Is pro sport too soft on doping?

July 11, 2014
Young baseball fans sit ready to catch a fly ball

Over 25 years ago, Ben Johnson tested positive for anabolic steroids at the Olympics in Seoul, Korea. He was subsequently sanctioned and prohibited from involvement in sport for four years. I think it is fair to say that the sport community, the government and the Canadian public turned against Ben. He was once a hero in sport and overnight he became a villain. This sent a powerful message to all athletes in all sports that there was no place for doping in sport. If you dope, you were out.

Contrast this with Major League Baseball (MLB) player Nelson Cruz’s doping violation last year. Cruz was implicated in the Biogenesis doping scandal and slapped with a 50-game suspension by MLB under their anti-doping rules. Recently, Cruz was confirmed as a starter in this year’s MLB All-Star Game. He was voted into this starting position by the MLB fans. After his doping violation, it would appear that Nelson Cruz went from hero to all-star.

These two situations raise some interesting questions. Have we become soft on doping? Were we too hard on Ben? Were we too soft on Nelson? What is the appropriate sanction in sport for a doping violation? What is the message we are sending to athletes? What does this say about the public’s concern about doping in MLB?

We know that as the rewards for success in sport increase (i.e., fame and fortune), so too does the temptation to dope. Today, we have unprecedented amounts of money and notoriety being offered to athletes for playing the games they love. The temptation and pressure to dope has never been greater. Access to doping substances has never been easier, and the need to address doping in sport has never been more important and acute.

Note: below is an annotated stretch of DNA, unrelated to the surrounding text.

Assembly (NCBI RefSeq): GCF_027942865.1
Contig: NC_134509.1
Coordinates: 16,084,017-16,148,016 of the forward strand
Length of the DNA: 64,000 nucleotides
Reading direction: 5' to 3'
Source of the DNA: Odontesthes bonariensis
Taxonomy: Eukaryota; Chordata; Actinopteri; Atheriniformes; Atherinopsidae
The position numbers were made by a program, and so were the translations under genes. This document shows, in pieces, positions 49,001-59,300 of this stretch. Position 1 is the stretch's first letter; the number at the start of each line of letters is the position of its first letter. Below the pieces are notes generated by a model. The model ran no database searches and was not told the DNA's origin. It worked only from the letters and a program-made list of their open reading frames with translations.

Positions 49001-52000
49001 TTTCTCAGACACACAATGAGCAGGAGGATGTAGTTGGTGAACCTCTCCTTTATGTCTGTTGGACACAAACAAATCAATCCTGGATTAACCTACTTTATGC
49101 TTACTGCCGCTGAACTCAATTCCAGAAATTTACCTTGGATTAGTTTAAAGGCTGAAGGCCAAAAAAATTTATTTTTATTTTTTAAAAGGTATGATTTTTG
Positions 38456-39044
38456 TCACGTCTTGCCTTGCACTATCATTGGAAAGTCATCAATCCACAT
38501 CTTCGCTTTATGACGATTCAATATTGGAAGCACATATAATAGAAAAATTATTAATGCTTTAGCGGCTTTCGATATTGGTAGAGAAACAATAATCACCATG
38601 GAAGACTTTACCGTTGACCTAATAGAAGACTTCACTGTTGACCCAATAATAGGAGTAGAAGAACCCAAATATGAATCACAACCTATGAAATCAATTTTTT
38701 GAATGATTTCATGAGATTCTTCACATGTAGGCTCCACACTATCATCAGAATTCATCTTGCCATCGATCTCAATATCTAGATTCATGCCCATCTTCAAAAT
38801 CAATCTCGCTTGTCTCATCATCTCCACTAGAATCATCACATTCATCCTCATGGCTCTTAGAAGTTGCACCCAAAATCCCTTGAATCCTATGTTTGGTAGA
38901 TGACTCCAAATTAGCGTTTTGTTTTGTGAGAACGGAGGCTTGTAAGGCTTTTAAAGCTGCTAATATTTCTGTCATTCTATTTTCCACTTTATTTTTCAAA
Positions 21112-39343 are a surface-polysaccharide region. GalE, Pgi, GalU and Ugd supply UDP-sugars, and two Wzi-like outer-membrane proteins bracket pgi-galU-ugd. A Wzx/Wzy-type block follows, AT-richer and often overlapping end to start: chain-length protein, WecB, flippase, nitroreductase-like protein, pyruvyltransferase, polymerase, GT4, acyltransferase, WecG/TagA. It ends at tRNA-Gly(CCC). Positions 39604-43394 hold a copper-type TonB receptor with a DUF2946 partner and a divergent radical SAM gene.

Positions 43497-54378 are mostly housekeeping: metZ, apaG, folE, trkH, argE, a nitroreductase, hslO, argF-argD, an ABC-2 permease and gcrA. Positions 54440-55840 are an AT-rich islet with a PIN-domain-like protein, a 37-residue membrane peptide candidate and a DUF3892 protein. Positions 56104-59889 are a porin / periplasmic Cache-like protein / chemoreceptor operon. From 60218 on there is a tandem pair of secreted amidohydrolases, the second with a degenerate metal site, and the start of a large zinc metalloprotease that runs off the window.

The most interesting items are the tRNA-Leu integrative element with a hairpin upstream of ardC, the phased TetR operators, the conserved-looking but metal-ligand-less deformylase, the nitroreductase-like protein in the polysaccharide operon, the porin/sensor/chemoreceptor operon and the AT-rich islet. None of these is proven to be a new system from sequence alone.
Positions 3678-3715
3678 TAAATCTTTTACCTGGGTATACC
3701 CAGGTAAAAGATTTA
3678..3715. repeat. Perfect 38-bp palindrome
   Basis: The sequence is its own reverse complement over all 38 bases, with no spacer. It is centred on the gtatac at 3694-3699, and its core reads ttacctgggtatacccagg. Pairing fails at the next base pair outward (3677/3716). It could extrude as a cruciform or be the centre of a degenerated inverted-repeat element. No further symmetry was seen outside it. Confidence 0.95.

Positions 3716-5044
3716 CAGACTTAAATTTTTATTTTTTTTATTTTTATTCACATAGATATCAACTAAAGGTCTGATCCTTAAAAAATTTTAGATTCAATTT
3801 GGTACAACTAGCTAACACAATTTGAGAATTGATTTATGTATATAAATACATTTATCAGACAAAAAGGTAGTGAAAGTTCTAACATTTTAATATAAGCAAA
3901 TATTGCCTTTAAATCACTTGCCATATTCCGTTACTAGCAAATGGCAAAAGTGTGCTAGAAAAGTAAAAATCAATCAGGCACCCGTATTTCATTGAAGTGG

If we truly want doping out of sport, then sport must adopt a common front when it comes to the fight against doping. All sports, in all leagues, in all countries must be on the same page if we want to turn back the threat of doping and the harm it causes. Fortunately, such a common front already exists. It is the World Anti-Doping Code. The Code has been adopted by over 70 international sport governing bodies and 200 countries around the world. Unfortunately, MLB is one of the sports leagues that has not seen their way clear to adopting the Code.

The result when professional leagues like MLB choose not to adopt the World Anti-Doping Code, is that they seriously undermine the effectiveness of the global fight against doping in all sports.